Saturday, February 26, 2011

Innocents Abroad in the 'New' Egypt

A piece in the New York Times shills for Egypt's newest hot spot for Western sightseers--Tahrir Square:
...Many tourist sites in and around Cairo are open again — from the pyramids to the Khan el-Khalili souk to the Egyptian Antiquities Museum. But these days the most sought-after photo is not one of Tutankhamen’s mask but of Tahrir (Liberation) Square, a mammoth traffic circle the world had stared at for three weeks on television. Named after Egypt’s 1919 liberation from the British, Tahrir Square is a top destination for many of the Western tourists who have begun trickling into Egypt in recent days.
“It is amazing what has happened here,” said Aart Blijdorp, a 60-year-old civil servant from the Netherlands. He had flown in a few days earlier to attend the seven-day anniversary of Mr. Mubarak’s resignation, a gathering on Tahrir Square that the protesters hope will become a weekly Friday event to remind the current military government of their continuing demands for reform. “The optimism in the air was so apparent on the news, I had to come feel it for myself,” Mr. Blijdorp said, after introducing me to two young protesters he had met in the square. They had become Mr. Blijdorp’s tour guides around Cairo.

“We have been taking him around because he is traveling on his own,” said Omar Ahmed, 23, a civil engineer, adding that they were off to the Citadel, but that Mr. Blijdorp wanted to come back to Tahrir Square first.

“The good news is he is seeing everything fast, because no one is here,” said Hamdy Mohammed, 24, a law student. “But we want tourists to come back because it is a new Egypt now.”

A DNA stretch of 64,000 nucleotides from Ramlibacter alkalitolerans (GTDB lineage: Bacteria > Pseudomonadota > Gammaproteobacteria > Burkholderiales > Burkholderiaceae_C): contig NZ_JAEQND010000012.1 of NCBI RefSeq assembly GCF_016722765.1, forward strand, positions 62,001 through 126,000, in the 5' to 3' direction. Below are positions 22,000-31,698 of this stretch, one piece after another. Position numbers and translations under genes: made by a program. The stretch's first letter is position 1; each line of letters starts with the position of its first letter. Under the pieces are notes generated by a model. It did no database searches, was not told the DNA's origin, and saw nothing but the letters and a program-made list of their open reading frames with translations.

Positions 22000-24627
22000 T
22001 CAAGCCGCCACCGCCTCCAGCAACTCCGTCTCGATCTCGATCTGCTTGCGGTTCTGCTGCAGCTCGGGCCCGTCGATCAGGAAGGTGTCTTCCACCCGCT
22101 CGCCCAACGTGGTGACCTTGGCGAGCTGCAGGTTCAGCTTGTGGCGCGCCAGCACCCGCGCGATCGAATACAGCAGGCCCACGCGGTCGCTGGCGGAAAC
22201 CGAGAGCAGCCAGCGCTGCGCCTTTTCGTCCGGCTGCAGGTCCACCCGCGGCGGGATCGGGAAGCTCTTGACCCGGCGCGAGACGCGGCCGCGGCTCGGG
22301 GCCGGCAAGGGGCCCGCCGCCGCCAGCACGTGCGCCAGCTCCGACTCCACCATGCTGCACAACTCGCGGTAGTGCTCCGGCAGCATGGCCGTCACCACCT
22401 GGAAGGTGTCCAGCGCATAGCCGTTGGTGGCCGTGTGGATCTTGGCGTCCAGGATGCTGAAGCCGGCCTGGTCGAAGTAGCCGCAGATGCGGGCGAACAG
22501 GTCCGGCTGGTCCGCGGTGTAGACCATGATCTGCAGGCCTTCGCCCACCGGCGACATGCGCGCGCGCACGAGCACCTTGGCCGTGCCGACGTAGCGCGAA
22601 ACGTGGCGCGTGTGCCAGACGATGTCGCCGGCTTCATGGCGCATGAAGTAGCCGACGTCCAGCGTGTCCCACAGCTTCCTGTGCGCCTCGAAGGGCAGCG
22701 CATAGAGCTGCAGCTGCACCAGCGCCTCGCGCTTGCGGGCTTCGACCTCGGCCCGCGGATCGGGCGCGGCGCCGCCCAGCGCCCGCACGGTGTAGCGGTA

“So far, Tahrir is my favorite place,” said Mr. Blijdorp, who had visited the Pyramids the day before...
For obvious reason, Lara Logan might beg to differ.

Enjoy it while it lasts, people, because once MuBro Joe Qaradawi's religious types get their hands on things, seeing the sights in Egypt will be about as appealing and popular a prospect as is taking a trip to Iran.

Update: Sing it, Tori:

See the pyramids and Tahrir Square.
Join the throng, engage in protest there.
Just remember change is in the air--
Ikhwan's on the rise.

See the spot where Lara was attacked.
Hear them say the "Arab Spring's" a fact.
Realize sharia law's exact.
And it's on the rise...

1 comment:

Carlos Perera said...

Yeah, . . . it reminds me of the period of euphoria that followed the triumph of Castro's rebels in January, 1959. For several months after Batista fled the country, nearly everyone, including my parents (who had been strongly _fidelista_ while Castro was still in the mountains), managed to convince themselves that the millennium had arrived. And we all know how happily that turned out. (I will say, though, that no women reporters--and yes, several were on the scene--were raped by the jubilant crowds that filled the public squares of Cuban towns and cities.)